Thousands of North Carolinians may soon be paying more for water utility bills.
The state's largest water utility, Aqua NC, plans to file with state regulators for a rate increase in August. The filing will mark the company's third rate increase request in five years.
Aqua serves customers that do not live near municipal water supplies. The Philadelphia-based company has more than 80,000 customers and covers more than half of the state.
Aqua NC President, Tom Roberts says it would be "premature" to reveal how much of an increase customers will see when the company seeks to recover about $25 million in infrastructure upgrades.
In 2011, the water utility requested a 19 percent increase, and state regulators agreed to a 5 percent increase.
Roberts said the company believes it is better to ask for reasonable rate increases regularly than wait and hit customers with a large increase at once.
When asked if customers will see more rate increase requests after this August, Roberts said "We're in the business to provide service to our customers. If we have to invest as infrastructure ages, we will continue doing that and we will continue asking for rate relief for those investments."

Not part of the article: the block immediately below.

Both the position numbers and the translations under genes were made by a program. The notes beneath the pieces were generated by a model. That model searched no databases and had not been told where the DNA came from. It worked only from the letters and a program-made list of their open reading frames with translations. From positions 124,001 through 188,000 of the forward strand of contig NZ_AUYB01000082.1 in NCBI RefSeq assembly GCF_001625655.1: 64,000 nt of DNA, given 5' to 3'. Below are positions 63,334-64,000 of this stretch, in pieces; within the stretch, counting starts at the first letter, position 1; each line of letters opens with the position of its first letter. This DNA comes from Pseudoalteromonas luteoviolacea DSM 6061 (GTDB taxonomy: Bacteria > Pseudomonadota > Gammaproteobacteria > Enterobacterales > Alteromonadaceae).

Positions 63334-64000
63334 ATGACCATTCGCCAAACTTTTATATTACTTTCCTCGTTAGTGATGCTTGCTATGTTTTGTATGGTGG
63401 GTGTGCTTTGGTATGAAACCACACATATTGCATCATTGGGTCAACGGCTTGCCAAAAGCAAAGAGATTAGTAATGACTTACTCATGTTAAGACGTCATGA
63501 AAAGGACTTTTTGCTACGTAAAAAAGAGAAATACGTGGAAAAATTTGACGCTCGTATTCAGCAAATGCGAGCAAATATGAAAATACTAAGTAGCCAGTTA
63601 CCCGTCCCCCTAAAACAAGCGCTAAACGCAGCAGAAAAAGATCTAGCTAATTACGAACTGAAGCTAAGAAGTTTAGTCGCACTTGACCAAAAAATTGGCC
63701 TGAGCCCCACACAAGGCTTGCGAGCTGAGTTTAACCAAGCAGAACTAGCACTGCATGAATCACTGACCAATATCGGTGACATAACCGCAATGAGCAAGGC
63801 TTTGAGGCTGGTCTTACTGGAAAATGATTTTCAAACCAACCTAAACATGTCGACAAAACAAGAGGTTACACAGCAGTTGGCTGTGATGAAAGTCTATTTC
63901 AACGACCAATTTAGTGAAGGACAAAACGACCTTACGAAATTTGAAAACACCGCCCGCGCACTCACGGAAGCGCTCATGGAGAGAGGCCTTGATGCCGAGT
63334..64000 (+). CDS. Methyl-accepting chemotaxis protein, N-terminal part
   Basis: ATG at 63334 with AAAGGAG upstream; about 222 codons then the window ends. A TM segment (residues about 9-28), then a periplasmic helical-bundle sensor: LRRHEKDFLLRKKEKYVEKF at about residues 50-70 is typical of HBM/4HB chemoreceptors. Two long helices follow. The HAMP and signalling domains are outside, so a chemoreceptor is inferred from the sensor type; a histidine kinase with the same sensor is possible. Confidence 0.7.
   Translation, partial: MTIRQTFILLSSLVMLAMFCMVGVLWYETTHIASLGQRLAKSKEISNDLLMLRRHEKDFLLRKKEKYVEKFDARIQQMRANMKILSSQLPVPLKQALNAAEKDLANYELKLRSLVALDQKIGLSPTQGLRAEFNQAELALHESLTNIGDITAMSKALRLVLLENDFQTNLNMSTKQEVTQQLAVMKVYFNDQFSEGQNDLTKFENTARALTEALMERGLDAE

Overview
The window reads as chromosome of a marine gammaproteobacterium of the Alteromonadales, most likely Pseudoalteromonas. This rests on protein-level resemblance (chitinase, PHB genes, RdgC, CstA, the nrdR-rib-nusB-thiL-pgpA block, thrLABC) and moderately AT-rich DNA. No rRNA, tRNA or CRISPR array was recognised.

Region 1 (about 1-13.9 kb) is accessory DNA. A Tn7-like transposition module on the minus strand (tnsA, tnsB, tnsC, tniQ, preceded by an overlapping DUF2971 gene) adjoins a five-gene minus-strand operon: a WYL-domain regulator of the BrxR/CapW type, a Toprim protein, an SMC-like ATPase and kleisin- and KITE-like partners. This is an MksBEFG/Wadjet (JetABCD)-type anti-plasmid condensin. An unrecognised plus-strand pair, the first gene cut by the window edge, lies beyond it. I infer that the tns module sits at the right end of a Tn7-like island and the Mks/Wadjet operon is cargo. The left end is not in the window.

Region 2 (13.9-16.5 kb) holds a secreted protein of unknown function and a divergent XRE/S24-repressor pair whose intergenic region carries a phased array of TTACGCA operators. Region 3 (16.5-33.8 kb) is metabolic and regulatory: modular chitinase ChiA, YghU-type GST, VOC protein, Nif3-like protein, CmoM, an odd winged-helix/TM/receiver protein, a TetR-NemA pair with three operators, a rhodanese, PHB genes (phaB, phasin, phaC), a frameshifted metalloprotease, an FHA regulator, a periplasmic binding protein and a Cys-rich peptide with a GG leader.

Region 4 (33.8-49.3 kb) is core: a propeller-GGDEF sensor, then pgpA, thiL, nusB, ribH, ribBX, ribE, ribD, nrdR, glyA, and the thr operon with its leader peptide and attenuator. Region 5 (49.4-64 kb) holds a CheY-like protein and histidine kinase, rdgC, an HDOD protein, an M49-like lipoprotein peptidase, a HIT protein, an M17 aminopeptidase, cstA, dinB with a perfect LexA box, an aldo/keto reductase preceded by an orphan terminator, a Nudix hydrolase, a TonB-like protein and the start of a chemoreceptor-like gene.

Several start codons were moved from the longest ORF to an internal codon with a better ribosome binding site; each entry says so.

Aqua NC customer Juli Williams says she feels "nickled and dimed." She has been fighting rate increases with the water utility for years.
Two years ago she started a Face book page, "Residents against Aqua," and gathered 3,000 signatures for an online petition.
"There's never a good time to propose rate increases and nobody wants to pay more. ... We are sympathetic to the economic challenges in this state, but the fact of the matter is that the way our utility works is we are asking for recovery of investments that have already been made and that are already benefiting the customers since our last rate case," Roberts said.
Roberts said the price per gallon is "reasonable, and I think it is important to remember that we're still talking about a gallon of potable water at your spigot for a penny a gallon."
Williams says if her water was "potable," she wouldn't have a problem paying Aqua NC's prices.
"The water quality is bad. The old saying, 'You get what you pay for,' well then we should have the best water in the country for the prices that we're paying, and we don't," Williams said.
"When the water quality is so horrible you have to drink bottled water, and you're bathtubs and toilets have stains in them from the water quality, you are paying a huge amount of money for nothing."
Public hearings on the rate case are expected to begin sometime this fall. Environmental groups like Clean Water for North Carolina are already planning to protest.